With the rise of dating apps like Tinder, Bumble, and Hinge, college students are familiar with the online dating scene. These apps have normalized online relationships; online friends can quickly turn into real life companions, and many people even get married to their virtual sweethearts. Zoomers Match has over 100 participating colleges, and doesn’t match based on proximity. This gives Zoomers Match an advantage over conventional dating apps, which provide matches within a limited radius. With over 7,000 active users, there is no shortage of new people to meet on the site. 

“Dating has always been a sore subject for me,” says Stevenson. “My high school crush ended up getting involved with my best friend, so I sort of got out of the dating game for a while. Through online dating apps I was able to make connections I wasn’t confident enough to make in person. I hope Zoomers Match can do the same for others.” Relationships are hard, and it’s not easy to continue the search for love and compatibility after disappointment. 

Zoomers Match isn’t the only Zoom-based dating service to be born out of this apocalyptic dating scene. OKZoomer was first out of the starting block. Despite sharing similar goals, to set up Zoom dates and hangouts, these two sites have their differences. Riley hones in on one key distinction—the Zoomers Match survey. 

“We focus on having a fun, light-hearted, multiple-choice survey that is released each week,” Riley says. “The survey consists of roughly 20 questions and it is typically completed in less than 10 minutes.”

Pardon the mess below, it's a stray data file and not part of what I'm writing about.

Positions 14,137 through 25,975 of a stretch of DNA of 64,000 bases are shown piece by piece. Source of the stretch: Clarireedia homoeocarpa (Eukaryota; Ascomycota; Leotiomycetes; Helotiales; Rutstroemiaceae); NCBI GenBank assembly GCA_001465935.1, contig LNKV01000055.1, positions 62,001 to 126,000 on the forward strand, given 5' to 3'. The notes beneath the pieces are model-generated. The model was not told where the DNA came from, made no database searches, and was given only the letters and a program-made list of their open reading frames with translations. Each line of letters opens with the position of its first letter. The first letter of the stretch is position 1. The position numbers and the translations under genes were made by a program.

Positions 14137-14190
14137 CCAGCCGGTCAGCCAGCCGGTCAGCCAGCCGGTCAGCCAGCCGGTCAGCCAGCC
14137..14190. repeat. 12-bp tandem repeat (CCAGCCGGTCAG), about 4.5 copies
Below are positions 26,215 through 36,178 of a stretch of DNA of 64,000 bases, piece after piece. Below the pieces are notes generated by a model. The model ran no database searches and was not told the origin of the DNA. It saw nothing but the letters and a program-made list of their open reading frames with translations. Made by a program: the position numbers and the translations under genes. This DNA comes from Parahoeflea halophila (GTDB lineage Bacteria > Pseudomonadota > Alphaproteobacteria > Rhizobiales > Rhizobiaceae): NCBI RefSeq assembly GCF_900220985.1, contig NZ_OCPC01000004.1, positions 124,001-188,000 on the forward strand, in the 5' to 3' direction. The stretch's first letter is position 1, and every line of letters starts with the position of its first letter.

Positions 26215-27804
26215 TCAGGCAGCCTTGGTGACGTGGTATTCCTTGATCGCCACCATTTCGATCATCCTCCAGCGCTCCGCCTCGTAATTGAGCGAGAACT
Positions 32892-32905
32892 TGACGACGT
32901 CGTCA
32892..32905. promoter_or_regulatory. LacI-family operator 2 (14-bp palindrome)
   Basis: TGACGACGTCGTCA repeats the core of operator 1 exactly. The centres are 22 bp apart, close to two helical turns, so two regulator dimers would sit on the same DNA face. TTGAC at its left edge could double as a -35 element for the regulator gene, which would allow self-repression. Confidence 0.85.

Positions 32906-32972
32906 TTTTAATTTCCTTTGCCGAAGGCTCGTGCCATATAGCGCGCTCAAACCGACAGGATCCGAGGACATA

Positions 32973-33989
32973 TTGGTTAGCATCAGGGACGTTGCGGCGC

With a new and engaging survey distributed each week, new matches guarantee dynamic connections with a wide array of common interests. OKZoomer takes a more simplistic approach, asking three open-ended questions and delivering matches based on those responses. 

Interestingly, both sites have a common problem as well—a disproportionate ratio of men to women. Both platforms have an overwhelmingly female participation rate, in stark contrast to male-dominated mainstream dating apps. “It’s a unique situation,” Stevenson says. He and Riley plan on focusing their marketing to appeal to more men in order to get them interested in Zoomers Match.  

College is a common place to build romantic relationships, perhaps the place, and love can be encountered in a wide variety of collegiate locations. From dining halls to university classrooms, love may be lurking around every corner. If students can find their future life partner in the Maloney elevator (a claustrophobic BC staple), maybe they can find love online. Stevenson and Riley are arbiters of online love, and their efforts are facilitating new connections between college students across the country.

 At Boston College, tour guides and orientation leaders alike often advertise, perhaps facetiously, that nearly 70% of Boston College graduates marry a former classmate. If this statistic has even a hint of truth to it, then there is no time to waste. College is the time to make the most powerful and lifelong romantic connections. A virtual Zoom meeting could be one’s first encounter with a future spouse. Zoomers Match has the tools and infrastructure to arrange that first date, and it’s just one click away.

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Alex is a features writer for the Gavel.